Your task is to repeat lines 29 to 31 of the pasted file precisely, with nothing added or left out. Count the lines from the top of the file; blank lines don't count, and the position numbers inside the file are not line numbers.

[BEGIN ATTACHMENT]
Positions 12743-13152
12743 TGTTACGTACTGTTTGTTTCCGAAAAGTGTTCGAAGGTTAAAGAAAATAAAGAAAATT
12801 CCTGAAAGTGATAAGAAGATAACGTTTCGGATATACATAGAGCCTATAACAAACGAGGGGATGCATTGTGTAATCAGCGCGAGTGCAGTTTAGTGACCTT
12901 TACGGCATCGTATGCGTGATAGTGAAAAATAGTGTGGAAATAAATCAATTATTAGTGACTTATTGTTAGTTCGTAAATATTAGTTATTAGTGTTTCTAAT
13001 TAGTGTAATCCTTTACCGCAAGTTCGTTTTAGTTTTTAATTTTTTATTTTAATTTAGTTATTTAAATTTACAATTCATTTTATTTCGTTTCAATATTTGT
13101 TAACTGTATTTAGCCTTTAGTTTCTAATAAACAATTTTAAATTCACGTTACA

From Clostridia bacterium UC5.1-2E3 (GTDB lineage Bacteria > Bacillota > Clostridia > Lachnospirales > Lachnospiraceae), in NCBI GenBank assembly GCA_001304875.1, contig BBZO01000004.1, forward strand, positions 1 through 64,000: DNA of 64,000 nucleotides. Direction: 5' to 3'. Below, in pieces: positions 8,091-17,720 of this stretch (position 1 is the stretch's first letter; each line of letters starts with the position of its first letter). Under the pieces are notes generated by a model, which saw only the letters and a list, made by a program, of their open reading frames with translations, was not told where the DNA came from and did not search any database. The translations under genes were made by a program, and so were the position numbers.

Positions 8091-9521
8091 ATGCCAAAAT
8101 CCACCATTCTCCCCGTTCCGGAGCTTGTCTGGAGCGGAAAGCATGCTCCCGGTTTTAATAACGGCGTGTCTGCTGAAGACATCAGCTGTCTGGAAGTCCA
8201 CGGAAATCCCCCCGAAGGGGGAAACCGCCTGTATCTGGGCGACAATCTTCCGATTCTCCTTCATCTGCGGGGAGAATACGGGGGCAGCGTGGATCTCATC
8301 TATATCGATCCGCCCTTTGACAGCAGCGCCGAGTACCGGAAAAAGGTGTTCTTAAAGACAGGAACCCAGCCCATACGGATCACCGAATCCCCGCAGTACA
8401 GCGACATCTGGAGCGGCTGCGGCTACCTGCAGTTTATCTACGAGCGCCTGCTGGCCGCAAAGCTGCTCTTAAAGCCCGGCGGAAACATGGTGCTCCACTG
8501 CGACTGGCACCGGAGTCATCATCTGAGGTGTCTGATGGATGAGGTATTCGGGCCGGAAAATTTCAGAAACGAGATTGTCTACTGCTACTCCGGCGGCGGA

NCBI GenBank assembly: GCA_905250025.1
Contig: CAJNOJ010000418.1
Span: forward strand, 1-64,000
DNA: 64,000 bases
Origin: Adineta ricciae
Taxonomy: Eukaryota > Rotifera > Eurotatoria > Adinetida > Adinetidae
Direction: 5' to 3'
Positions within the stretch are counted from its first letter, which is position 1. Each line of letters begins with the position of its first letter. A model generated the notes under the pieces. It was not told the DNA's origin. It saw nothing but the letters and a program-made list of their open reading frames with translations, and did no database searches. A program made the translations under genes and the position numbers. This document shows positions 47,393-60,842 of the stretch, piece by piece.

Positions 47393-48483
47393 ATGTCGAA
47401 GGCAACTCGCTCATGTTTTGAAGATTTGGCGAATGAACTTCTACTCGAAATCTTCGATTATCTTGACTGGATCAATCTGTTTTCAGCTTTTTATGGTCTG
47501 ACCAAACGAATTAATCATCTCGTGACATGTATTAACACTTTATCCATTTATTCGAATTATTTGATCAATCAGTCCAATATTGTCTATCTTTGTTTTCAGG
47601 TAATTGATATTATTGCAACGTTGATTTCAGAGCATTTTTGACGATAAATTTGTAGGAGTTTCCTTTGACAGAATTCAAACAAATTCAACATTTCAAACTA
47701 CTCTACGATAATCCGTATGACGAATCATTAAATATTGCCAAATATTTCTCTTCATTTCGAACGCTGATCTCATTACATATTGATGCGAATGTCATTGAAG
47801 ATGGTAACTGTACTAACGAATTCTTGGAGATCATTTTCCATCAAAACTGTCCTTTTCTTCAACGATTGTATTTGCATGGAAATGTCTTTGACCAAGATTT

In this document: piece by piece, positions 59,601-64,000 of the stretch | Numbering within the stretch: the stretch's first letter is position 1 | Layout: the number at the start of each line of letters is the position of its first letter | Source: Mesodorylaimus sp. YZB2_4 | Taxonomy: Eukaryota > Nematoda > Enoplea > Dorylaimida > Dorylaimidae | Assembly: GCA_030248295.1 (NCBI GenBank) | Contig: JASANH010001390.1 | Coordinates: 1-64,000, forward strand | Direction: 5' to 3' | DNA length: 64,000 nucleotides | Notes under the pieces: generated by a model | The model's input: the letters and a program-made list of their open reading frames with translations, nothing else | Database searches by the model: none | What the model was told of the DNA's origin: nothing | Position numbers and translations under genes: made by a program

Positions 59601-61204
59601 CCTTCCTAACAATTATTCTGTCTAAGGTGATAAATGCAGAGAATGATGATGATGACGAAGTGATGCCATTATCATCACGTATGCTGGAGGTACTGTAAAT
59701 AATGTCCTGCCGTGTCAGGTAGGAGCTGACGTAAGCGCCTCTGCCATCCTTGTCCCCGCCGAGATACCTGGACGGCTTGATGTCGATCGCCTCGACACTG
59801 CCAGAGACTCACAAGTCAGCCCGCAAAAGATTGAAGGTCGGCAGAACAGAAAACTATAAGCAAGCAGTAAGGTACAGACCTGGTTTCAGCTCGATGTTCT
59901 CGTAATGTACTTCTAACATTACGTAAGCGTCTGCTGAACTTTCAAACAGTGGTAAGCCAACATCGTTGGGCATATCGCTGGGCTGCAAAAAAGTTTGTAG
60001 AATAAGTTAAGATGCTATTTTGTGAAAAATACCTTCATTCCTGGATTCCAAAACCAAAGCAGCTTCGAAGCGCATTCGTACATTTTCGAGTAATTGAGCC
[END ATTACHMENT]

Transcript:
47801 ATGGTAACTGTACTAACGAATTCTTGGAGATCATTTTCCATCAAAACTGTCCTTTTCTTCAACGATTGTATTTGCATGGAAATGTCTTTGACCAAGATTT

In this document: piece by piece, positions 59,601-64,000 of the stretch | Numbering within the stretch: the stretch's first letter is position 1 | Layout: the number at the start of each line of letters is the position of its first letter | Source: Mesodorylaimus sp. YZB2_4 | Taxonomy: Eukaryota > Nematoda > Enoplea > Dorylaimida > Dorylaimidae | Assembly: GCA_030248295.1 (NCBI GenBank) | Contig: JASANH010001390.1 | Coordinates: 1-64,000, forward strand | Direction: 5' to 3' | DNA length: 64,000 nucleotides | Notes under the pieces: generated by a model | The model's input: the letters and a program-made list of their open reading frames with translations, nothing else | Database searches by the model: none | What the model was told of the DNA's origin: nothing | Position numbers and translations under genes: made by a program

Positions 59601-61204